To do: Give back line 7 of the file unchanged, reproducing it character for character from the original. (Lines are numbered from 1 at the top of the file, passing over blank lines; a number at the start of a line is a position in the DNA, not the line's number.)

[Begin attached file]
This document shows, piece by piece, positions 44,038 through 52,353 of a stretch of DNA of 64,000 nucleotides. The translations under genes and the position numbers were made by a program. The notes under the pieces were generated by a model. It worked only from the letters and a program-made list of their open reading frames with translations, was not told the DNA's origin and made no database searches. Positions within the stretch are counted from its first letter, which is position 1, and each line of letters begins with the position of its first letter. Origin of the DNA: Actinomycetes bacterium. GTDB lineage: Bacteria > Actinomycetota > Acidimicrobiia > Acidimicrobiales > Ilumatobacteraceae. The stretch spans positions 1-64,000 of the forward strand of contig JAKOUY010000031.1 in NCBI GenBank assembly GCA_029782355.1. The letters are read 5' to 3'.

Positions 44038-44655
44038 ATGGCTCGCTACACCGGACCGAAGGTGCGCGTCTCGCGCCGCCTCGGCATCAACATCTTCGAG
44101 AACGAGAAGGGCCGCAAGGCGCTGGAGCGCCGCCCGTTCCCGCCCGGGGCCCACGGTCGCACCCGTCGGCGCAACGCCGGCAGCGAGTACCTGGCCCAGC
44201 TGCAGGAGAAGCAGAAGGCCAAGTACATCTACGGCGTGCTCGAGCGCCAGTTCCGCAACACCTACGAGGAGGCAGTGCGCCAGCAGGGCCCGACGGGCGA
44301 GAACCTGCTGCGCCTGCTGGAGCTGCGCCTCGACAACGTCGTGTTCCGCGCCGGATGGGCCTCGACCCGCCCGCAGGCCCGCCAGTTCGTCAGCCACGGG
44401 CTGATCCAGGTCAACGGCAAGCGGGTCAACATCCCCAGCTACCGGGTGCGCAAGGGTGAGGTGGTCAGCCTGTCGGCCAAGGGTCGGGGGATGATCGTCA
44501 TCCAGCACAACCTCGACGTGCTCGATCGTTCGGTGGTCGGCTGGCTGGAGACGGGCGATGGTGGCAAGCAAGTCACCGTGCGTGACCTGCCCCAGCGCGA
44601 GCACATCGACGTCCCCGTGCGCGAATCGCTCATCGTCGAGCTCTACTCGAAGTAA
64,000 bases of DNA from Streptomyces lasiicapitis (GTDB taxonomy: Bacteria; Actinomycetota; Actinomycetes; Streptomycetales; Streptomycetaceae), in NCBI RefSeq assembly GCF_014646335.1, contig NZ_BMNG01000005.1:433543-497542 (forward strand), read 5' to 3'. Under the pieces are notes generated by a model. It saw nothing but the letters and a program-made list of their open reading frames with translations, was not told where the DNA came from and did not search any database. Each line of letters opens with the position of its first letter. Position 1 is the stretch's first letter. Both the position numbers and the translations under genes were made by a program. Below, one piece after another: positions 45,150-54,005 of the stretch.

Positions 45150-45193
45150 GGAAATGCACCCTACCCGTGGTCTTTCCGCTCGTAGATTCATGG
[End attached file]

44401 CTGATCCAGGTCAACGGCAAGCGGGTCAACATCCCCAGCTACCGGGTGCGCAAGGGTGAGGTGGTCAGCCTGTCGGCCAAGGGTCGGGGGATGATCGTCA